CBC: GoFundMe donations raised for journalist Zack Noureddine withheld from family
Ottawa, ON – It takes a special kind of dirt-bag to defraud a family while they’re grieving the loss of a loved one.
Zack Noureddine, 25, was a contributor at HipHopCanada (as well as other publications) and a friend of our organization. He passed away in Toronto after being assaulted and randomly targeted for robbery by a group of soulless twats. Emergency crews were called to Yonge Street and Lola Road just after midnight on Dec. 30, 2015. When they arrived they found Zack in distress. They got him to the hospital but sadly he passed away a short time thereafter.
By late April 2016, 3 men had been charged with Zack’s death: William Lordhu Cummins, 29, Patrick Smith, 26, and Matthew Moreira, 31, of Toronto were charged with second-degree murder and robbery. At the very least, the Noureddine family could find some comfort in knowing that justice for Zack was in motion.
But just as you think the monster’s responsible for this reprehensible crime are on the path they need to be, another ugly side of the story reveals itself… a despicable but reoccurring slap in the face to victims that seems to go unpunished more often than not.
CBC ran an article today with the headline “Donations for Ottawa homicide victim never handed over, family says,” which explains that the $3,800 raised through the crowdfunding website GoFundMe was never given to Zack’s family.
When the campaign was first created, HipHopCanada promoted the link and quoted the person listed as the campaign’s creator, Peter Coultas of The Goodie Bag, who encouraged donations be made to support Zack’s family in covering the funeral expenses.
“Zack was a talented journalist, a dedicated and visionary entrepreneur, a steward in his community, and a friend who was loved by all. He poured all of himself into his work, and was always looking for ways to better himself and others around him for the good of the craft. A tragedy like this is nearly inconceivable, for a man who had so much ahead of him, so much left to give.”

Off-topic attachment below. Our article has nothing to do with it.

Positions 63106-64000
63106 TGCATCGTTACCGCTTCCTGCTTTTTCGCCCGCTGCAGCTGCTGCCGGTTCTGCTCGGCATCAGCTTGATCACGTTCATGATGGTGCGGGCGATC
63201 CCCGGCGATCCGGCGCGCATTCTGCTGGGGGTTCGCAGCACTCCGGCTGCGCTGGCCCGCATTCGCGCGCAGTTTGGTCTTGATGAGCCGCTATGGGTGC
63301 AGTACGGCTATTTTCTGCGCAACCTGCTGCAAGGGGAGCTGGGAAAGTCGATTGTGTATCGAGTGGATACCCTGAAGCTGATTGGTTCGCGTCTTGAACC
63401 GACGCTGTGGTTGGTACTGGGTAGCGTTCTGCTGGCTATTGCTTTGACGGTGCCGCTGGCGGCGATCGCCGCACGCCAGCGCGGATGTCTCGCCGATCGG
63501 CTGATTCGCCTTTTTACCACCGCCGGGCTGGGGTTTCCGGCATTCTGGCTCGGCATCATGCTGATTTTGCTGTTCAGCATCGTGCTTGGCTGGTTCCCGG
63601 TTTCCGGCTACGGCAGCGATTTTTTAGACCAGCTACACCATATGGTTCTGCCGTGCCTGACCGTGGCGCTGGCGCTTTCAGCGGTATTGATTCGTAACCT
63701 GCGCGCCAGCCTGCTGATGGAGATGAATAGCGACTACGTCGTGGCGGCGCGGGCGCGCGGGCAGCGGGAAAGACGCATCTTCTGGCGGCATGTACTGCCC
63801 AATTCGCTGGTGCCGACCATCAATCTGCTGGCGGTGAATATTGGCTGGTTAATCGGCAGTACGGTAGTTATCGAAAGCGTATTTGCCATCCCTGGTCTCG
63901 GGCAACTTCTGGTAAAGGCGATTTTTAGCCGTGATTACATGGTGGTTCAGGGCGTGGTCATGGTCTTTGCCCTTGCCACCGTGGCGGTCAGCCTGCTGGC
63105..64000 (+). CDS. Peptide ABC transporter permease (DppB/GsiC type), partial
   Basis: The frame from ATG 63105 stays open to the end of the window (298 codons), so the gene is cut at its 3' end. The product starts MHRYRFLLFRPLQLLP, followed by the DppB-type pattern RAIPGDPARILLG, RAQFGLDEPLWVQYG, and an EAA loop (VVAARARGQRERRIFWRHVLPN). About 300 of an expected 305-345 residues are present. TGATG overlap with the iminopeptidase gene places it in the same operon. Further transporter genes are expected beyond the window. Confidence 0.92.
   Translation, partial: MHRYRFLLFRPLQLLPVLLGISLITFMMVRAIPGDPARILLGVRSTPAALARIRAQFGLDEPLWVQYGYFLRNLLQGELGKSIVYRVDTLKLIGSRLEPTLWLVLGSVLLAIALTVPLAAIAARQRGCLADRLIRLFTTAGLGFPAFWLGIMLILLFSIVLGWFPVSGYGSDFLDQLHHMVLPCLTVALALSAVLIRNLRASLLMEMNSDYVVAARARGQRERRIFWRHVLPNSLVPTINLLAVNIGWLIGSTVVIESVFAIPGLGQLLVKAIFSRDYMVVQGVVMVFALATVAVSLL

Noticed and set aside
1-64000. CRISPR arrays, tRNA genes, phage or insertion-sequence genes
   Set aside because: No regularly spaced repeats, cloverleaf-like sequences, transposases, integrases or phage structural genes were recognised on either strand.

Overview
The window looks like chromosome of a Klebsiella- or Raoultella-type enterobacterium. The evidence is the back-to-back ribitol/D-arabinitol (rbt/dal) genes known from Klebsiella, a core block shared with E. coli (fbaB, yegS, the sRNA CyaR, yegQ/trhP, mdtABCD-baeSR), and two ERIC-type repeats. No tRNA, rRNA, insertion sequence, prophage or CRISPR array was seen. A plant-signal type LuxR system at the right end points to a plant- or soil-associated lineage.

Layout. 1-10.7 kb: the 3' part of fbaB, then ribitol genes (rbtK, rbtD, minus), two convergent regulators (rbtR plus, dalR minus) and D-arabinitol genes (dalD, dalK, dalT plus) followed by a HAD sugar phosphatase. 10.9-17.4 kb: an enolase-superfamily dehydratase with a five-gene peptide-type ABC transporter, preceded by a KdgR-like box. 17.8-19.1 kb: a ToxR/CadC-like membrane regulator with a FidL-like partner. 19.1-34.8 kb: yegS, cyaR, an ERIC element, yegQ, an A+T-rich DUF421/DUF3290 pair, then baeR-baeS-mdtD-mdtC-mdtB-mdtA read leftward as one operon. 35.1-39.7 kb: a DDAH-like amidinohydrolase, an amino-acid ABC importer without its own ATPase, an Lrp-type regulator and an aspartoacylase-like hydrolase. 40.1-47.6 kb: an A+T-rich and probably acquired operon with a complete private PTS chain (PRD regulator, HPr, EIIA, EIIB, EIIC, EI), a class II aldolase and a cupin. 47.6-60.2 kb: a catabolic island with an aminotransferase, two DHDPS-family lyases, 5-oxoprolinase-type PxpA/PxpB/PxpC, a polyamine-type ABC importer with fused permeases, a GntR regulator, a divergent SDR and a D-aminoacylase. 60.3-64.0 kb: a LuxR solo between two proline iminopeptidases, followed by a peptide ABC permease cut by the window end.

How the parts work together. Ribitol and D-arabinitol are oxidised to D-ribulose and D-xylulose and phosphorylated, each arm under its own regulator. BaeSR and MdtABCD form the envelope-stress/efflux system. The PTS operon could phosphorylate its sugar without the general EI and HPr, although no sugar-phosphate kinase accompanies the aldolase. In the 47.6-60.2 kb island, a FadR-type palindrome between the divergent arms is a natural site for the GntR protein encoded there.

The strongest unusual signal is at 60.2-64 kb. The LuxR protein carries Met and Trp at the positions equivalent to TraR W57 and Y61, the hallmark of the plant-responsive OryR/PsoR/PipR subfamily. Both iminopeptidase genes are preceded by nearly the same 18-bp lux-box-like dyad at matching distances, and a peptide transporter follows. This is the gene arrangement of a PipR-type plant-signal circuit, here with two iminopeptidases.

HipHopCanada could not independently verify that the person listed as campaign’s creator was in fact the person responsible for creating the account.
The San Diego-based GoFundMe confirmed to CBC that a total of $3,550 (GoFundMe deducts 5% from every donation made) was paid to the campaign creator on Feb. 17, but as of today, June 29, Zack’s father still hasn’t seen a penny from the money raised.
“It’s the lowest thing in life. Nothing lower than this,” Noureddine told CBC. “This guy he can take advantage of someone who passed away to raise money on him. That’s very low.”
All-in-all, it’s quite clear that GoFundMe needs to reevaluate their policies.
As part of the quote to CBC, the company stated, “We have a thorough verification process, deploy proprietary technical tools, and a dedicated team that works around the clock to monitor fraudulent behavior.”
However, that doesn’t reflect our own experience with GoFundMe. Here’s a good example:
Several months ago the child of one of our friends suddenly passed away. In an effort to support the family, one of our team members created a GoFundMe campaign to raise money for the family’s funeral expenses. The campaign was successful and the money was given to the family. However, at no one point did GoFundMe ensure that the campaign was legit, authorized by the family or that the person the campaign was claiming to raise money for even existed.
In this case, those verification tools might not have mattered since GoFundMe has stated that Zack’s father gave the campaign creator “permission to control the funds.”
Adding, “the funds were withdrawn, but unfortunately they were not delivered to Hassan.” The next part of the statement claims they are working with Hassan to ensure he receives the amount raised. It’s unclear how they will go about that.
HipHopCanada is doing everything in our power, and using every resource available to us, to retrieve the donations for the Noureddine family.
Ottawa Police confirmed to CBC that they are investigating, but no charges have been laid.
From left to right: Russell, Hassan, Magida and Rowdan Noureddine display some mementoes of Zack, their son and brother who died after being
attacked and robbed in Toronto | Photo: David Kawai (Ottawa Citizen)
The Zack Noureddine Foundation
The Zack Noureddine Foundation objective is to promote arts entrepreneurship as a key mechanism to avert violence among youth. The foundation is currently using its own fundraising initiatives by selling Zack’s photos to attract influential community partners to establish a community space in Zack’s name. To make a donation by ordering Zack’s photos, click here.
Tags: Zack Noureddine
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